intermediate

Using Parallel Without a Clue: 90x Performance Loss Instead of 8x Gain—“No Bugs” Hare

Be careful.

Using Parallel <algorithm> Without a Clue: 90x Performance Loss Instead of 8x Gain

by "No Bugs" Hare

From the article:

With C++17 supporting1 parallel versions of the std:: algorithms, there are quite a few people saying “hey, it became really simple to write parallel code!”.

Just as one example, [MSDN] wrote: “Only a few years ago, writing parallel code in C++ was a domain of the experts.” (implying that these days, to write parallel code, you don’t need to be an expert anymore).

Inquisitive hare:
“I made an experiment which demonstrates Big Fat Dangers(tm) of implying that parallelization can be made as simple as just adding a policy parameter to your std:: call.
I always had my extremely strong suspicions about this position being deadly wrong, but recently I made an experiment which demonstrates Big Fat Dangers(tm) of implying that parallelization can be made as simple as just adding a policy parameter to your std:: call...

String’s competing constructors—Andrzej Krzemieński

A tough problem.

String’s competing constructors

by Andrzej Krzemieński

From the article:

Let’s start with the problem. I want to check whether a program received a text message that consists of four consecutive zeroes. Not '0', but the numeric zero. I will create a constant std::string representing the special sequence and compare the messages (also stored as std::strings) I receive...

A Foolish Consistency—Jon Kalb

A very interesting article that we should all read.

A Foolish Consistency

by Jon Kalb

From the article:

Ralph Waldo Emerson famously said, “A foolish consistency is the hobgoblin of little minds, adored by little statesmen and philosophers and divines.” I don’t think he was talking about code, but that statement couldn’t be more relevant to software engineers.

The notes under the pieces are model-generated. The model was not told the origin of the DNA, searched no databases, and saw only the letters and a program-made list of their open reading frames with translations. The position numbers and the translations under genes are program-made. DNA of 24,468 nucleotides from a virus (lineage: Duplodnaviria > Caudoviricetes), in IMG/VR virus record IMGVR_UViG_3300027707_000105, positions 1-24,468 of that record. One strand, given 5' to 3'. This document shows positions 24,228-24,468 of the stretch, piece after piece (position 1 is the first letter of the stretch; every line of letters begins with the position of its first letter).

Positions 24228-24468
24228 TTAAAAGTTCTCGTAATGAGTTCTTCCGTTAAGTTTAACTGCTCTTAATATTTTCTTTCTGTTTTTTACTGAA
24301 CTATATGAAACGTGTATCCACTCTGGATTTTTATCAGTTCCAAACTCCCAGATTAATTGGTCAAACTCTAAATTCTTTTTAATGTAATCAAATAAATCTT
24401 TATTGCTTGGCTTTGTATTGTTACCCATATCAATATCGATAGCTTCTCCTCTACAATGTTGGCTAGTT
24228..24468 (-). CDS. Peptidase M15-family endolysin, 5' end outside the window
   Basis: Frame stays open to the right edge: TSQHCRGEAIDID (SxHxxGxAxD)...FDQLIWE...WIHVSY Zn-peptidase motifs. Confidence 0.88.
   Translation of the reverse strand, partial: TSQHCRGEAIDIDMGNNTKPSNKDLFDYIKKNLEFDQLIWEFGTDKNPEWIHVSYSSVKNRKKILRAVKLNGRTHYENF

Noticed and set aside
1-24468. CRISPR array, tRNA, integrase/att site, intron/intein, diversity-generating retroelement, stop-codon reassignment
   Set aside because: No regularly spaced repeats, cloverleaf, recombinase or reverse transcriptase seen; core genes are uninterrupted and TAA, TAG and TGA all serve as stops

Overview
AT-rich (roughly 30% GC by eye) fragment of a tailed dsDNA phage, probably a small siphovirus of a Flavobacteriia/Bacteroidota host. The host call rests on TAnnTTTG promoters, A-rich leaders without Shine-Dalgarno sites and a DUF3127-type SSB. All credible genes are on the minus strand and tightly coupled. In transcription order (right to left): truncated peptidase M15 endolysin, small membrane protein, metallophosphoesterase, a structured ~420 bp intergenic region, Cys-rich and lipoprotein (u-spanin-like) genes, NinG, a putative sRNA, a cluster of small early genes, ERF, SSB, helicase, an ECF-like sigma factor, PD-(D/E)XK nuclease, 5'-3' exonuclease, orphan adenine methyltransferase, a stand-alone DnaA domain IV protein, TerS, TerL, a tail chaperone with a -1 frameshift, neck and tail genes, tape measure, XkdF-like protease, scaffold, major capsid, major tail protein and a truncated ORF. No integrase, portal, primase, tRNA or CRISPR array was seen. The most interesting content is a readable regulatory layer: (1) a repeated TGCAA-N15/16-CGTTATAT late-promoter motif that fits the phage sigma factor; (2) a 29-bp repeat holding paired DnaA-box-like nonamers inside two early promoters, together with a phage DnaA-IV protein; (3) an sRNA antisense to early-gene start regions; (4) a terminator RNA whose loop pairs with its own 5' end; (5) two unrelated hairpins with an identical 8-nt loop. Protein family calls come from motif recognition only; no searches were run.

I’ve experienced a scenario like this a number of time in my career:

I’m sharing a new approach to writing code that offers some clear improvements to what we’ve been doing. Perhaps it is more readable, more efficient, or safer. But the response that I hear from colleagues is, “But we can’t do that here. We have <some large number> lines of code where we didn’t do it that way, so it wouldn’t be consistent.”

Quick Q: In C++ are static member functions inherited? If yes why ambiguity error does not arise?

Quick A: Yes, and there are no ambiguity with static members.

Recently on SO:

In C++ are static member functions inherited? If yes why ambiguity error does not arise?

It's fine according to the lookup rules. You see, when you write member access (obj.display();), the member display is looked up not just in the scope of the class and its base classes. Base class sub-objects are taken into consideration as well.

If the member being looked up is not static, since base class sub-objects are part of the consideration, and you have two sub-objects of the same type, there's an ambiguity in the lookup.

But when they are static, there is no ambiguity. And to make it perfectly clear, the C++ standard even has a (non-normative) example when it describes class member lookup (in the section [class.member.lookup])